Micro-vascular decompression for primary Trigeminal Neuralgia (typical or atypical). Long-term effectiveness on pain; prospective study with survival analysis in a consecutive series of 362 patients.Acta Neurochir (Wien) 2006; 148(12):1235-45; discussion 1245AN
Few publications on primary Trigeminal Neuralgia treated by Micro-Vascular Decompression (MVD) report large series, with long-term follow-up, using Kaplan-Meier (K-M) analysis. None was specifically directed to the comparative study of MVD effectiveness on Trigeminal Neuralgia with typical (i.e., with paroxysmal pain only) and atypical features (i.e., with association of a permanent background of pain).
The authors report a series of 362 patients having clearcut vascular compression and treated with pure MVD - i.e., without any additional cut or coagulation of the adjacent root fibers. Follow-up was 1 to 18 y (8 y on average, with a median of 7.2 y). Results were considered overall, then separately for patients with typical (237 (65.5%)) and atypical (125 (34.5%)) clinical presentation.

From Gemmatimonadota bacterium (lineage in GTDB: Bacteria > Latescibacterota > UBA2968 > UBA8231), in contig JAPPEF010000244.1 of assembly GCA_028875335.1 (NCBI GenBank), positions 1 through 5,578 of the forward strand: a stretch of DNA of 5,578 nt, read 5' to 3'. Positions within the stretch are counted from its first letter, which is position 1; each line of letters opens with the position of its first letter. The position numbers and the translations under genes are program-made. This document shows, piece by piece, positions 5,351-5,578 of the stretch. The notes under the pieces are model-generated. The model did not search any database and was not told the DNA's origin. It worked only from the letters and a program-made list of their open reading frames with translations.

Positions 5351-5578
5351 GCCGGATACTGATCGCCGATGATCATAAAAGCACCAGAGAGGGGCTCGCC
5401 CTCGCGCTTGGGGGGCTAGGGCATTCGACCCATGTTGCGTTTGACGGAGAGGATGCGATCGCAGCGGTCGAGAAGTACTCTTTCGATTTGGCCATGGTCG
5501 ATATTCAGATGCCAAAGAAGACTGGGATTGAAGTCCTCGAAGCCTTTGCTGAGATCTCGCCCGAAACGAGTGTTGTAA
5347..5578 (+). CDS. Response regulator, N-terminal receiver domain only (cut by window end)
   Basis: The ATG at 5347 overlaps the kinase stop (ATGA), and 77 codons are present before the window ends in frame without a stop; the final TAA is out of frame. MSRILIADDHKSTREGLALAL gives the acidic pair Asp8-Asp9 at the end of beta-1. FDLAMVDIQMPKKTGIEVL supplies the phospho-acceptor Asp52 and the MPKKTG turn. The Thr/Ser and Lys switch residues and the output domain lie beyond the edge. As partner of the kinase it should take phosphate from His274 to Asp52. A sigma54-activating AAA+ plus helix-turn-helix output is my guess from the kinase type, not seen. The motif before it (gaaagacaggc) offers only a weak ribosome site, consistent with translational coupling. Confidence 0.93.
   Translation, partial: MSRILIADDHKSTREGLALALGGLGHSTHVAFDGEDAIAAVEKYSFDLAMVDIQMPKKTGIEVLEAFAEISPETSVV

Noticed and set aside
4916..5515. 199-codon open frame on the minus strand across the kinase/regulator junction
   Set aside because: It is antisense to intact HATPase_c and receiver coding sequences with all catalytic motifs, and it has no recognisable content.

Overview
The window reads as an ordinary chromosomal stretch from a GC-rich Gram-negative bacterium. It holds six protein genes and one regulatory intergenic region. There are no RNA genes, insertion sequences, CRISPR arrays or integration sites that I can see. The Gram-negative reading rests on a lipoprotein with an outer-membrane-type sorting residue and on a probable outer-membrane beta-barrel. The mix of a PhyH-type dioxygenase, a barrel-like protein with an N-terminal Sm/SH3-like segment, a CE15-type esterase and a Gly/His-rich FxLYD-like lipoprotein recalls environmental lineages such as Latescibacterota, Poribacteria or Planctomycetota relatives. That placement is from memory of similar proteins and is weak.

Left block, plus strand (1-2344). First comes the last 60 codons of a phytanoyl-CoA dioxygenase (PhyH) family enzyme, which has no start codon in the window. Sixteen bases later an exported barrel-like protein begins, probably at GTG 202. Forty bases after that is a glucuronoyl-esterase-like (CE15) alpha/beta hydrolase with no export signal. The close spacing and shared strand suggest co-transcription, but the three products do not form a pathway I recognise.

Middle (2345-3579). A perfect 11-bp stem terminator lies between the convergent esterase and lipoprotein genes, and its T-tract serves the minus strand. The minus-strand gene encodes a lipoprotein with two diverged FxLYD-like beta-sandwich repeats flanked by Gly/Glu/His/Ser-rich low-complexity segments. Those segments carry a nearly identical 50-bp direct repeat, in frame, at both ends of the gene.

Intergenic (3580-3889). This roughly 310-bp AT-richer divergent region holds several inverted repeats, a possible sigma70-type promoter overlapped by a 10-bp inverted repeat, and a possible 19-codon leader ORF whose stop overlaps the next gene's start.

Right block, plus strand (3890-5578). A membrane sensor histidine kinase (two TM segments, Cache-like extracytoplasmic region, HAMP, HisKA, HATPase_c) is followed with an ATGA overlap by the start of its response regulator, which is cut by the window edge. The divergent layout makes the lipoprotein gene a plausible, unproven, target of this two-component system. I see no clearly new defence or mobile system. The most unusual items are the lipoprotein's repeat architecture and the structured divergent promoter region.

One year after operation, (294 (81.2%) of patients were totally-free - of paroxysmal pain, and also of permanent background pain - and not needing any medication) 13 (3.6%) still had a background of pain but without the need for medication which 55 patients (15.2%), treatment had failed. At latest review (8 y on average) the corresponding rates were 80, 4.9 and 15.1%, respectively. Kaplan-Meier analysis estimated the probability of total cure at 15 y to be 73.4%. There was no difference in the cure rate between patients with typical and atypical features at one year: 81 and 81.16%, respectively. The probability of cure at 15 y was identical for the two clinical presentations.
Pure MVD offers patients affected by Trigeminal Neuralgia due to vascular compression a long-lasting cure in three-fourths of the cases. Both typical and atypical presentations respond well to MVD, view in contrast to the classical view that an atypical presentation has an adverse effect on outcome after surgery.